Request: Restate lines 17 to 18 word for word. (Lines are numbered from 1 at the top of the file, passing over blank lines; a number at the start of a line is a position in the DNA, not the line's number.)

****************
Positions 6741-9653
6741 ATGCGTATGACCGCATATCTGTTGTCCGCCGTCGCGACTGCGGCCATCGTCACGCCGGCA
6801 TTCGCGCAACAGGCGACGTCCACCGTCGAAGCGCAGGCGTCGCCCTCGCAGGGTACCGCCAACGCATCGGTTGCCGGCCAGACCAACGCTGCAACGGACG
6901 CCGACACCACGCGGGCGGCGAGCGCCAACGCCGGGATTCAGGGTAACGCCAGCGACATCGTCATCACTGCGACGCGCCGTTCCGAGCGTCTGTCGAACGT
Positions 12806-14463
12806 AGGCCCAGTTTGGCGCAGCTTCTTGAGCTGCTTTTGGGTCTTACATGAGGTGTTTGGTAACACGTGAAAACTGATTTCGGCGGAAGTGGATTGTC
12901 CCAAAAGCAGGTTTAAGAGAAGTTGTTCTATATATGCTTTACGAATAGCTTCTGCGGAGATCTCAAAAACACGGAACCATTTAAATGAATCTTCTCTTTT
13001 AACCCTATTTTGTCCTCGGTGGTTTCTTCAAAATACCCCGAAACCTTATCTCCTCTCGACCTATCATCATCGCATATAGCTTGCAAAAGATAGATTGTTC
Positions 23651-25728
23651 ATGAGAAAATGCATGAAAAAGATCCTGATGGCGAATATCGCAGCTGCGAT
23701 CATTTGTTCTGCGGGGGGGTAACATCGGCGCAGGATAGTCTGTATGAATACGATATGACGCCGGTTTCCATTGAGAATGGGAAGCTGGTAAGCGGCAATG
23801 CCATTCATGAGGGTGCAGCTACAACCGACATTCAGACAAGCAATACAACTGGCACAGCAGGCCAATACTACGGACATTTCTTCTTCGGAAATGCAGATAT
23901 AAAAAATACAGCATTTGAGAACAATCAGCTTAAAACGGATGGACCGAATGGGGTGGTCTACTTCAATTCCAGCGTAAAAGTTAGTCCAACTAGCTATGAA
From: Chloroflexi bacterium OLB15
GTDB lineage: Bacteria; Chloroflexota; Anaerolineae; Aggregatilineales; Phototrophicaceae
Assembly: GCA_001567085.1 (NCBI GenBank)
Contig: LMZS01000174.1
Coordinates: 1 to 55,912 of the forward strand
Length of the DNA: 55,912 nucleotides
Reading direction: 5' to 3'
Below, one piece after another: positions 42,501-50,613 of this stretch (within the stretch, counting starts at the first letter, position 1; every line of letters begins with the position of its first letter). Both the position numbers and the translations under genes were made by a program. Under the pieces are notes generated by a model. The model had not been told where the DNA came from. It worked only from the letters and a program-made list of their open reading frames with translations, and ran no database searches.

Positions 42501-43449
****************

Contig: LMZS01000174.1
Coordinates: 1 to 55,912 of the forward strand